Mrs. Foster’s last day of work was Oct. 23, two days before she went into the hospital. Mrs. Foster had the medical emergency Oct. 25 at her home. She was able to call her neighbor, also described as her best friend, Anne Brinkman, who called emergency crews.
While she was in the hospital, co-workers joked Mrs. Foster would be angry with her boss for taking her off the schedule for the next week.
“That was her, though,” Ms. Whitten said.
So many, including Toledo police officers, whom she befriended over the years, visited her during her hospital stay.
An out-of-town cousin, Brenda Serdar, handled the funeral arrangements. Mrs. Foster did not have family nearby. Her husband, Bill, died about eight years ago.
Her family were her three dogs, co-workers, and customers.
“We wanted to pay our respects and say our goodbyes and our prayers,” said Toledo Police Officer Dave Baertschi. “Personally, that’s one of those things we wanted to do.”
Friend Diana Elsea was in awe by how many Toledo police officers came to the hospital and later to Mrs. Foster’s home. Several officers took a memento to remember their favorite 7-Eleven attendant.
7-Eleven store manager David Fournier, 2nd from left, attends the funeral for his longtime store employee Alice Foster at Lake Township Cemetery in Millbury, Ohio.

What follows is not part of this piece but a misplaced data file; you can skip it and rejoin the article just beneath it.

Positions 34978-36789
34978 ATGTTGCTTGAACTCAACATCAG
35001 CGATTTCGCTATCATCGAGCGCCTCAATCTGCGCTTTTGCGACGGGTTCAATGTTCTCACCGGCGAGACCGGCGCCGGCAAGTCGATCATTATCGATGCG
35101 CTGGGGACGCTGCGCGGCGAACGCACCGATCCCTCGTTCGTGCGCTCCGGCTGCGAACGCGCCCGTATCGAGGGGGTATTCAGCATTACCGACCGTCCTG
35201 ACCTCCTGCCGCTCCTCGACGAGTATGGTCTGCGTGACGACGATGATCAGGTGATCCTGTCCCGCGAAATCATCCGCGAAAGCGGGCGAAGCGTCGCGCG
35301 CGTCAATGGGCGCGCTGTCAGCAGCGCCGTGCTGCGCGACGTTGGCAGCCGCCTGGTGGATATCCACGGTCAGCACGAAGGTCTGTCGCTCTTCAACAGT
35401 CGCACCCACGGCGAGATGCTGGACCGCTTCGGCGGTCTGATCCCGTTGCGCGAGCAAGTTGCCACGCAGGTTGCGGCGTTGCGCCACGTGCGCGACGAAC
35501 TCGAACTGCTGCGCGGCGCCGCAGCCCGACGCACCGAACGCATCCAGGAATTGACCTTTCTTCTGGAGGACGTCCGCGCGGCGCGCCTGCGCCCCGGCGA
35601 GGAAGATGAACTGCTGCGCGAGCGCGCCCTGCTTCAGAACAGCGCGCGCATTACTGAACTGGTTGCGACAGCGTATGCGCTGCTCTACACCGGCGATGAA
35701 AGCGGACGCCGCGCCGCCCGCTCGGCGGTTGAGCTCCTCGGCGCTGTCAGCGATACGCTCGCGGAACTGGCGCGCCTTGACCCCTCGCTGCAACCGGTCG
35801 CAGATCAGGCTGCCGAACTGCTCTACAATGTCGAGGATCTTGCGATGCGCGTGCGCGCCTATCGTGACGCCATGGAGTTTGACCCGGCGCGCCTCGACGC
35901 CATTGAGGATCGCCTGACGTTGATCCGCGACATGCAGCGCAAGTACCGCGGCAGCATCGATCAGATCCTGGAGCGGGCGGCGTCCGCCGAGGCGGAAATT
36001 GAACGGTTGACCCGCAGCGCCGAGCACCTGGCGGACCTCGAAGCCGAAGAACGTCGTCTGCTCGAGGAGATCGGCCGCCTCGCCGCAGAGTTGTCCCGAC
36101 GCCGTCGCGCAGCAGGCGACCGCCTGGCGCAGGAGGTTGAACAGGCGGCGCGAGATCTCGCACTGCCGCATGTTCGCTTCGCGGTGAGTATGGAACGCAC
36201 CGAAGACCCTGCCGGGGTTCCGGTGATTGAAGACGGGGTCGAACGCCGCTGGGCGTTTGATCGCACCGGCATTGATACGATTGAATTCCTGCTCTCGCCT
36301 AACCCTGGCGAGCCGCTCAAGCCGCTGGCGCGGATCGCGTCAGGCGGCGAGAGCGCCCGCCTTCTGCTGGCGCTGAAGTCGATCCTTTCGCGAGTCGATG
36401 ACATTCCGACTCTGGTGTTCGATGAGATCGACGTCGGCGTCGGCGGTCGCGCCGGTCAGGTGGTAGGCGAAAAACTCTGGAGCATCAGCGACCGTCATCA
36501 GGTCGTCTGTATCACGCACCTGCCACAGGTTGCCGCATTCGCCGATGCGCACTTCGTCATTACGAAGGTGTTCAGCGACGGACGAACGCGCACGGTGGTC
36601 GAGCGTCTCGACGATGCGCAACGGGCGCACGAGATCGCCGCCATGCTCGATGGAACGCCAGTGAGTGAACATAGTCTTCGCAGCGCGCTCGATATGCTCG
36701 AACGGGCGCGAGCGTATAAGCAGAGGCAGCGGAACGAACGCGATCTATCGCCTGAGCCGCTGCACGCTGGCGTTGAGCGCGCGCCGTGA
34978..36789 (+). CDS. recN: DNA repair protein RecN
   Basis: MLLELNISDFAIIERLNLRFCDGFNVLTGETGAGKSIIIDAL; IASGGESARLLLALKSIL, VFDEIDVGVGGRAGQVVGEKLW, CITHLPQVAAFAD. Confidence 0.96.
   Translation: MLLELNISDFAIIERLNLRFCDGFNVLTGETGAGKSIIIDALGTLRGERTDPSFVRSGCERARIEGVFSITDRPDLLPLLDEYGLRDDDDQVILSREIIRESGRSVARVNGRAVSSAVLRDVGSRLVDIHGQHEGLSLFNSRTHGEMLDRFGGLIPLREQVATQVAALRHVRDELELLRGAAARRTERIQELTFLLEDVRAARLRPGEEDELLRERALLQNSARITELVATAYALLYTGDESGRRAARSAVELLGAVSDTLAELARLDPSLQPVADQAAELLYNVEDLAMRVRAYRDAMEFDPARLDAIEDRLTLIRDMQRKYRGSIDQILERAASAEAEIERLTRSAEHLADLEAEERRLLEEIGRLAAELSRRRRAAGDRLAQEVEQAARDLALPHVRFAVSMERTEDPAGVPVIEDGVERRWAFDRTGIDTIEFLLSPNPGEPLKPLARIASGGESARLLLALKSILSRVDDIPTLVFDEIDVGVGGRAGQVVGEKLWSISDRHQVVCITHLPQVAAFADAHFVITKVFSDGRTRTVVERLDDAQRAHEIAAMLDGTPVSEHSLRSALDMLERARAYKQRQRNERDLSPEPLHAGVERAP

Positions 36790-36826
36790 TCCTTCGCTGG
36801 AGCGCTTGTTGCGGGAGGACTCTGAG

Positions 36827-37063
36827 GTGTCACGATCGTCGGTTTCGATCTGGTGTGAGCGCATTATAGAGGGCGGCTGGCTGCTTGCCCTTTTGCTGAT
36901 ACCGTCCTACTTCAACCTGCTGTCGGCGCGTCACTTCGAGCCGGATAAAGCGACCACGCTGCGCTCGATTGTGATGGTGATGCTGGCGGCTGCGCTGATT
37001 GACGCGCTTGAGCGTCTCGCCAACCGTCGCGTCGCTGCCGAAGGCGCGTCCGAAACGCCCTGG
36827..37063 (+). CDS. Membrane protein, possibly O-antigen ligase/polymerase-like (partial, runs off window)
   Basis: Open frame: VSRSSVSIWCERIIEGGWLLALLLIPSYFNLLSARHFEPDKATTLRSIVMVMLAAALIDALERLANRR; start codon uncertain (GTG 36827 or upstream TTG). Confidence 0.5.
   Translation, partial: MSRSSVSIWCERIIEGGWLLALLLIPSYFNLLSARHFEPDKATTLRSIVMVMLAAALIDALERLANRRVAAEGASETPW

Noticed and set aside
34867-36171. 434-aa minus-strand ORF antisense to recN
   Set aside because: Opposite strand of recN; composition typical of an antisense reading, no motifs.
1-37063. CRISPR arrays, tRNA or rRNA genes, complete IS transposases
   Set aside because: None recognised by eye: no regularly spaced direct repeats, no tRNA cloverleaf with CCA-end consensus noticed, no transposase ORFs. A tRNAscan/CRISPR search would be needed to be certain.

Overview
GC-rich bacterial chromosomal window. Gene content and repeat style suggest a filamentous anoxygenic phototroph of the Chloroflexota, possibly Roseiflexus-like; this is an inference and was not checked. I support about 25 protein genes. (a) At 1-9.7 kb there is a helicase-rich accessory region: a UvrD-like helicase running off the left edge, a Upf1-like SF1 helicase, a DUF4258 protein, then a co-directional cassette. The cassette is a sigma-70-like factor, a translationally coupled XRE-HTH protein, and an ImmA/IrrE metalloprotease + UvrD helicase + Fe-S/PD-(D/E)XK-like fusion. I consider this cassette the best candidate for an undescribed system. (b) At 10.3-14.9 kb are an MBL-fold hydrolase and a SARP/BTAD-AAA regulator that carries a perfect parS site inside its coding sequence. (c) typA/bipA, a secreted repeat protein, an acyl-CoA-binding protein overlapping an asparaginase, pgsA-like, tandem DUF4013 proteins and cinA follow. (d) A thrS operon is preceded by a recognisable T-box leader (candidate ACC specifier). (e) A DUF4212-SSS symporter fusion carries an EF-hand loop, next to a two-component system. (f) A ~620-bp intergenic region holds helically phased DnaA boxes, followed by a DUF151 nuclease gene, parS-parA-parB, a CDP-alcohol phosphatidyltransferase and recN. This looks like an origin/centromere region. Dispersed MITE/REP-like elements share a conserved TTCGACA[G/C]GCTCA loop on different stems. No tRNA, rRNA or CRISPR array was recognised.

“I think it’s great,” Ms. Elsea said. “It shows the officers really do care about the public. A lot of people bash them. A lot of people think they’re out to get you, but they’re not. They do care.”
On her off days, Mrs. Foster enjoyed taking her dogs for walks. She and Ms. Brinkman sat on their opposite porches and people-watched.
“It was like a comedy routine,” Ms. Brinkman said.
Making a difference
Officer Trevino saw first-hand how rude some customers could be to Mrs. Foster, but she never wavered from being courteous. He learned lessons from her that he applied in his role as an officer.
“She always said, ‘If you treat people fair, it will come back to you. If you treat them fair, they’ll treat you fair,’” he recalled. “Once I got on the job, I knew what she meant because if you respect people, they’ll give it to you, no matter how much of a hardened criminal it is.”
Officer Trevino, a field training officer who now serves as a school resource officer, was in charge of training rookie officers. On day one, he took them to 7-Eleven to meet Mrs. Foster. She was a great source of information, police said.
“It was always nice to see her car [in the parking lot,]” said Toledo police officer Amy Shaner. “If you’re having a bad day, Alice is there. Christmas time, Alice is there. It’s kind of like always having someone there.”
The 7-Eleven store is in the center of the community, situated among rows of houses. Customers frequently walk to the convenience store, picking up milk, candy, or lottery tickets.
They also know where they can find a police officer. Often, area residents called the store to ask if an officer was present so they could speak to one. If they didn’t feel comfortable speaking to an officer, they would sometimes talk to Mrs. Foster about the problem.
“We need a lot more Alices,” said Mr. Fournier.
Memorial contributions can be made to the Toledo Humane Society in honor of Mrs. Foster’s love of animals.